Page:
By Dana Zia, The Golightly Gourmet
If you are like me you have taste buds reserved in your mouth just for albacore tuna. Just say the word and I start to salivate. “Tuna!” See, I’m drooling. Maybe I love it so much because of its dense meaty flavor or maybe it’s how fresh it is this time of year here on the Oregon coast or cause of all the things you can do with it. Whatever it is, albacore is just plain delicious.
Albacore tuna not only tastes great but is also one of the most sustainable fisheries on the west coast. All tuna caught here is done with hook and line, no gill nets, so the fishermen target just the tuna. Tuna is a fast growing carnivorous fish that migrates up into our waters on the warm currents every summer until fall. Then they follow the warm currents back south again.
They are very low in mercury, particularly in fish under 25 pounds, which are most tuna caught off our shores. As the tuna get bigger and meaner they move into deeper waters to predate on larger fish and the mercury levels go up. Just remember, the larger the fish, the older they are and the more mercury they will have.
Albacore tuna is also a very nutritious fish, loaded with omega 3 fatty acids and protein. Interestingly enough, the smaller the fish the more omega 3s that are in them. Omega-3s, that which we all seek, are associated with reducing the risks or effects of heart disease, strokes, high blood pressure, cancer, arthritis, lupus, and anything that ails you. Troll caught albacore tuna are considered a “best choice” by Monterey Bay Aquarium’s sustainable seafood watch.
There are many ways to get your fresh albacore that don’t involve trying to find them 100 miles off shore. The easiest way is to buy them at a local seafood store. Manzanita Fresh Foods, CS Fishery, or the Garibaldi Cannery are carrying fresh albacore right now that is coming in almost every day right off the boat. Don’t walk, run and get them!
Eating it fresh isn’t the only way to enjoy it. Canned local tuna is absolutely the best! Once you’ve had it, you’ll never go back and you’ll know you are supporting a local industry that only targets tuna. I have home canned albacore tuna a few times under the watchful eye of a friend who knows how but have come to the conclusion that buying locally canned tuna is way easier and just about as expensive. If you do want to can your own fish please get the right equipment and take a class on it at the Oregon State University Extension Agency at (800) 354-7319. The best places to buy locally canned tuna are at CS Fishery or Garibaldi Cannery. (“The Blade’s Best” is amazing from there!)
Tuna is also wonderful for freezing. It is important to vacuum seal it before you freeze it. We have had tuna in the freezer for up to a year before cooking it and it was fantastic. In fact every year, right before tuna season, we clean out our freezer and have a BBQ and eat up the rest of last year’s tuna. So don’t be shy on buying 20 pounds now and freezing it for those long dark winter nights.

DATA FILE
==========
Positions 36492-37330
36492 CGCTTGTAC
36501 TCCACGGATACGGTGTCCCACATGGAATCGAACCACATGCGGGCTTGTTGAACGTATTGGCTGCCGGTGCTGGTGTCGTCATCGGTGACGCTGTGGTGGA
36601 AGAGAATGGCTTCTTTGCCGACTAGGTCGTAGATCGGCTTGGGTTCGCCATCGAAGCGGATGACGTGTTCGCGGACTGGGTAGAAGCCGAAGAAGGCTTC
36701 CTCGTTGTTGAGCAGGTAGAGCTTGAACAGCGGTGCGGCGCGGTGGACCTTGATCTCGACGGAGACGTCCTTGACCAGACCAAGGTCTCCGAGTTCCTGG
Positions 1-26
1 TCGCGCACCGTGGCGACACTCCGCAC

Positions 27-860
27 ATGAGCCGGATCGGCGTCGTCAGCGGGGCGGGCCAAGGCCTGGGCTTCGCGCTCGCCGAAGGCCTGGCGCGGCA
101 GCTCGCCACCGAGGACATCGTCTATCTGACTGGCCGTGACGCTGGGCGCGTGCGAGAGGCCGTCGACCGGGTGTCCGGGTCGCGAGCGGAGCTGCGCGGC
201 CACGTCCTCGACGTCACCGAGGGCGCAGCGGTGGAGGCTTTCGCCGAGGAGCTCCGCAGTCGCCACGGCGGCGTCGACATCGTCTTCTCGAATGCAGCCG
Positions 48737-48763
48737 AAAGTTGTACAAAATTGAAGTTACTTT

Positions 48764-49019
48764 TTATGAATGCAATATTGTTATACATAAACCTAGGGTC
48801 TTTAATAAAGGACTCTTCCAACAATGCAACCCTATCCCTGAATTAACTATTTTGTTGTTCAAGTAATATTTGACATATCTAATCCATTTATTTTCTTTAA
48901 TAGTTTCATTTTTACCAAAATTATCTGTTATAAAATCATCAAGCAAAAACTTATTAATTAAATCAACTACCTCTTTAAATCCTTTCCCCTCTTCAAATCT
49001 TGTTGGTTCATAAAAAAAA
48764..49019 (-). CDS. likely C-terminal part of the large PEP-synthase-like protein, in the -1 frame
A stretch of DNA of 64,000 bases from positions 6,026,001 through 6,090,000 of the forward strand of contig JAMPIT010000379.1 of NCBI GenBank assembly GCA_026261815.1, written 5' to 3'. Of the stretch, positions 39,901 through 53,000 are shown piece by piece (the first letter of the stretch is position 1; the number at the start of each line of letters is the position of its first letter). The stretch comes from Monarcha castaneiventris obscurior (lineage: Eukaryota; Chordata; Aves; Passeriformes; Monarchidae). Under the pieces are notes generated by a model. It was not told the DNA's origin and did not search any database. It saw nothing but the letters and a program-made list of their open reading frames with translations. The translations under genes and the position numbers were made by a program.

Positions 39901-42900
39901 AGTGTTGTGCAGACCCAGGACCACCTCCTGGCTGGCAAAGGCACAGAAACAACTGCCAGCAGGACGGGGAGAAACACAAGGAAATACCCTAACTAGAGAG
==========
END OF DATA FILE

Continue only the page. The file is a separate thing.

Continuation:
One of the easiest ways to BBQ tuna is to marinate it in an Asian marinade for an hour, then grill it. Sometimes we wrap it in half cooked bacon before we grill it. Delicious. However you have your tuna I suggest you enjoy in this seasonal bounty that is one of the amazing perks of living here on the beautiful Oregon Coast. If you don’t have your own reserved taste buds in your mouth for tuna, you soon will!
This recipe that I am sharing with you is super easy and can be made in a flash. It is elegant enough for company and yet is also perfect for a dinner for two. If you cannot find macadamia nuts you can use hazelnuts as a substitution. (That also gives the recipe a more local flare.) This recipe is also delicious with halibut and salmon as well.
Macadamia nut crusted fish
1.5 pounds of fresh tuna, halibut or salmon cut into 6 pieces
1/2-3/4 cup of finely chopped macadamia nuts or hazelnuts
1 tablespoon of chopped fresh parsley
1 tablespoon of chopped fresh basil, rosemary or tarragon
1-3 cloves of garlic pressed
1-2 tablespoons of sesame seeds or unsweetened flaked coconut
Few cranks of black pepper
1/2 teaspoon of sea salt
1 tablespoon of olive oil
2 egg whites
Heat the oven to 350 and let it preheat. Lightly oil a glass baking dish and set aside. In a pie plate toss together the nuts, herbs, pressed garlic, sesame seeds, salt and pepper. Whip up the egg whites in a small bowl till they are cloudy, then mix in the olive oil. Dip the fish into the egg white mixture then press into the nut mixture. Coat the nut mixture on all side of the fish then lay into the baking dish.
When all the fish pieces are in the baking dish tuck into the oven to bake for 15-20 minutes depending on how fat the fillets are. The general rule of thumb is 8-9 minutes per inch of thickness. You know the fish is done when you stick a knife into the fleshiest part of the fish, count to 5, pull it out and touch it to the inside of your forearm. If the knife is warm then the fish is done, if it is cool or cold, it needs 5 more minutes. (Make sure and use common sense here, if you have baked the heck out of the fish and the knife is smoking hot, please do NOT use this test!) Make sure and do not over bake! Serve with a glorious salad and enjoy this summer fish.